Prepping for a yard sale or a run to your local thrift store? Don't stash those donations in the garage. Moisture and heat can wreak havoc on electronics, while mice and other rodents can make a nest out of clothes and linens. Instead carve out space in a cool, dry closet inside.
We understand that it's convenient to store extra nonperishables in the garage—especially if you buy in bulk. But temperature fluctuations can cause bacteria to grow in canned goods. Plus, little critters can easily work their way into cereal boxes and other cardboard packaging. Find room in your pantry instead.
Paint becomes unusable when left in extreme temperature conditions, and cans can rust if exposed to moisture. So unless your garage is climate-controlled, opt for storing these leftovers in the basement.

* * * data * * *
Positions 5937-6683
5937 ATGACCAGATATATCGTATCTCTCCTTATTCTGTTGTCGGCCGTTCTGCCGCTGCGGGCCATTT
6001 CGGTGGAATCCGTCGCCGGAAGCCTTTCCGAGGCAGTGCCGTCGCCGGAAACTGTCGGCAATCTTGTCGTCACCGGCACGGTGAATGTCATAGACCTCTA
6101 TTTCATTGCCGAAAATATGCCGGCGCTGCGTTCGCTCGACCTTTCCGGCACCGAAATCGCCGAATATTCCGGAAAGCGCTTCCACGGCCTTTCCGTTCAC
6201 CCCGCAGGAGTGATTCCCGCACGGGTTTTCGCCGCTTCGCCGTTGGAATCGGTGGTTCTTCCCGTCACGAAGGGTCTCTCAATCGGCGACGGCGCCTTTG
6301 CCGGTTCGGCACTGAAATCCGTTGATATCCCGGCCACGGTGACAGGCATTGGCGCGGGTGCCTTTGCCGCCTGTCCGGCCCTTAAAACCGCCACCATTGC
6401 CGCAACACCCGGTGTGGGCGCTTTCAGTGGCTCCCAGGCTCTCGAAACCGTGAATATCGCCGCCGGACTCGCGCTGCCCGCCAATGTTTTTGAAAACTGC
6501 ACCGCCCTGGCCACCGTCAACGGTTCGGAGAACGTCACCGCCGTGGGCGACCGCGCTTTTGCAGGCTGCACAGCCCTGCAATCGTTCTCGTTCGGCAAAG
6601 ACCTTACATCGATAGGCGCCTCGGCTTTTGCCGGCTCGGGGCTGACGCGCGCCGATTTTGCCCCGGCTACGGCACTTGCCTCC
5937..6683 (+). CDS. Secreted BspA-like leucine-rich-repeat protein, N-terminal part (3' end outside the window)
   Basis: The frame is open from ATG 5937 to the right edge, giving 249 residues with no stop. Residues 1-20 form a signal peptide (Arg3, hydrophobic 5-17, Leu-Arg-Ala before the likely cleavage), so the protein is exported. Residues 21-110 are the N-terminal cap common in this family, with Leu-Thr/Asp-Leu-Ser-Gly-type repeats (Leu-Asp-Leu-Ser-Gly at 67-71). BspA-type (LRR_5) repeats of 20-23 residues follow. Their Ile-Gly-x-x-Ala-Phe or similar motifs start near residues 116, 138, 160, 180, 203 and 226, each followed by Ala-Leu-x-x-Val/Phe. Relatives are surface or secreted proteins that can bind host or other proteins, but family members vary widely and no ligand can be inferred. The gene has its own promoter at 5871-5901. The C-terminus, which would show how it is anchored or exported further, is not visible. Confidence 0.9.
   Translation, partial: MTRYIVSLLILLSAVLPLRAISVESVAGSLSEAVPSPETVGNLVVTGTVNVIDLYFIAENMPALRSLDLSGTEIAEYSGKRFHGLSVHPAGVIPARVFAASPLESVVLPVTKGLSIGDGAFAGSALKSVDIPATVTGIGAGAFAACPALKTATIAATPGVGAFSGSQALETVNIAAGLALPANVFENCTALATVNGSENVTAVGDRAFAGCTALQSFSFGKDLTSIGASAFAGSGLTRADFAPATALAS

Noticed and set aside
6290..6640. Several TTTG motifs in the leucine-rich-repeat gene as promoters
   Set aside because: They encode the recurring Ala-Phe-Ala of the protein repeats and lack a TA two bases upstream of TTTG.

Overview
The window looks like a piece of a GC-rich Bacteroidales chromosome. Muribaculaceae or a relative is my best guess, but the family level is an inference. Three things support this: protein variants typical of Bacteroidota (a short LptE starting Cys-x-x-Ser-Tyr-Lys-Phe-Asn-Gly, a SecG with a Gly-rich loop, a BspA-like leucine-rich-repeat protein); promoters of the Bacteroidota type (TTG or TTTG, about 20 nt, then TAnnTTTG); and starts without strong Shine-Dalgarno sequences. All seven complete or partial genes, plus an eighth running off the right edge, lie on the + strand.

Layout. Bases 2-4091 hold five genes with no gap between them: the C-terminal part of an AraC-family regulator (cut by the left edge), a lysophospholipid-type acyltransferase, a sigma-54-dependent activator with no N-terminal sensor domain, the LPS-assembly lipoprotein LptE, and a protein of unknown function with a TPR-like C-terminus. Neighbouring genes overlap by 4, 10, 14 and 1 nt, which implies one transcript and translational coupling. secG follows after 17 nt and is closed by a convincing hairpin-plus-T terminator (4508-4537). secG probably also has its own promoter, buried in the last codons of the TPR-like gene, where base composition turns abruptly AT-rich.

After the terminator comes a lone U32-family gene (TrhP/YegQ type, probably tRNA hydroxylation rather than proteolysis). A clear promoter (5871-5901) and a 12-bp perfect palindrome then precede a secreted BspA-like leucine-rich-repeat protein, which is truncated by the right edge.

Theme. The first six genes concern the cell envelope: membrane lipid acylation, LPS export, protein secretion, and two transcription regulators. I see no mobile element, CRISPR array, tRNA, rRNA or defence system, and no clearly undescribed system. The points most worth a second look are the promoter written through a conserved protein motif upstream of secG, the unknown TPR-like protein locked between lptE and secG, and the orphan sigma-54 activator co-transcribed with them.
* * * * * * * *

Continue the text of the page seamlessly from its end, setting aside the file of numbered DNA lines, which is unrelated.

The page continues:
That 24-pack of beer takes up a lot of space, but don't be tempted to stash it in the garage. Although they contain alcohol, beer and wine can easily freeze in cold climates. On the flip side, beer turns foul when exposed to light, and wine can turn to vinegar if heated. Your best bet is to store alcohol in a cool, dark place.
No one wants to run out of gas in the middle of a barbecue, but it's not worth the risk of storing propane tanks in the garage. Find a well-ventilated spot away from the home, and make sure the tank is in working condition. In the winter months, simply cover the tank and leave outside with your grill.
If you're working immediately with wood for a project, you can get away with storing it in the garage. But if you're holding onto pieces for a later project, be careful. Wood can easily warp—especially if it's exposed to temperature and moisture—or if it's not supported properly.